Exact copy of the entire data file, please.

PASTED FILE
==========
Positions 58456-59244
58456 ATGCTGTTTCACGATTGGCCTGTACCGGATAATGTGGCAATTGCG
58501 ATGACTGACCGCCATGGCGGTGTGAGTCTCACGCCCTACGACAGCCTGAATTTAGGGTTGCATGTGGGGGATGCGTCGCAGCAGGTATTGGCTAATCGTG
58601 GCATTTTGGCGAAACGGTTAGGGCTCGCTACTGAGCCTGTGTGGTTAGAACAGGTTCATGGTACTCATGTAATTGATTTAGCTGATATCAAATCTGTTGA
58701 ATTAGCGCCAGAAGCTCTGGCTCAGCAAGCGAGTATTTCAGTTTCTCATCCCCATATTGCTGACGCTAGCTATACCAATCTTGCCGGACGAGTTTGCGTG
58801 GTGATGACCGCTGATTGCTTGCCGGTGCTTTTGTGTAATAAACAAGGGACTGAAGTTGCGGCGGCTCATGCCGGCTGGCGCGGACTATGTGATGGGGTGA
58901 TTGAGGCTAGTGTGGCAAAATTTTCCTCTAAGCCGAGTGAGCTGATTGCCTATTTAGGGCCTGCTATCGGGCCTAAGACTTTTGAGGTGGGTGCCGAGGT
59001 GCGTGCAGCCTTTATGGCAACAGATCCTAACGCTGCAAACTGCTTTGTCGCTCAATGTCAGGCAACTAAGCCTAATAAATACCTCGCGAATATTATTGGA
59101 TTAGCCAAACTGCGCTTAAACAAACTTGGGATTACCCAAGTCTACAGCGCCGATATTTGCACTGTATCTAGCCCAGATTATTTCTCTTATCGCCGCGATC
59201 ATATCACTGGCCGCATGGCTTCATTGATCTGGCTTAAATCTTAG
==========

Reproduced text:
Positions 58456-59244
58456 ATGCTGTTTCACGATTGGCCTGTACCGGATAATGTGGCAATTGCG
58501 ATGACTGACCGCCATGGCGGTGTGAGTCTCACGCCCTACGACAGCCTGAATTTAGGGTTGCATGTGGGGGATGCGTCGCAGCAGGTATTGGCTAATCGTG
58601 GCATTTTGGCGAAACGGTTAGGGCTCGCTACTGAGCCTGTGTGGTTAGAACAGGTTCATGGTACTCATGTAATTGATTTAGCTGATATCAAATCTGTTGA
58701 ATTAGCGCCAGAAGCTCTGGCTCAGCAAGCGAGTATTTCAGTTTCTCATCCCCATATTGCTGACGCTAGCTATACCAATCTTGCCGGACGAGTTTGCGTG
58801 GTGATGACCGCTGATTGCTTGCCGGTGCTTTTGTGTAATAAACAAGGGACTGAAGTTGCGGCGGCTCATGCCGGCTGGCGCGGACTATGTGATGGGGTGA
58901 TTGAGGCTAGTGTGGCAAAATTTTCCTCTAAGCCGAGTGAGCTGATTGCCTATTTAGGGCCTGCTATCGGGCCTAAGACTTTTGAGGTGGGTGCCGAGGT
59001 GCGTGCAGCCTTTATGGCAACAGATCCTAACGCTGCAAACTGCTTTGTCGCTCAATGTCAGGCAACTAAGCCTAATAAATACCTCGCGAATATTATTGGA
59101 TTAGCCAAACTGCGCTTAAACAAACTTGGGATTACCCAAGTCTACAGCGCCGATATTTGCACTGTATCTAGCCCAGATTATTTCTCTTATCGCCGCGATC
59201 ATATCACTGGCCGCATGGCTTCATTGATCTGGCTTAAATCTTAG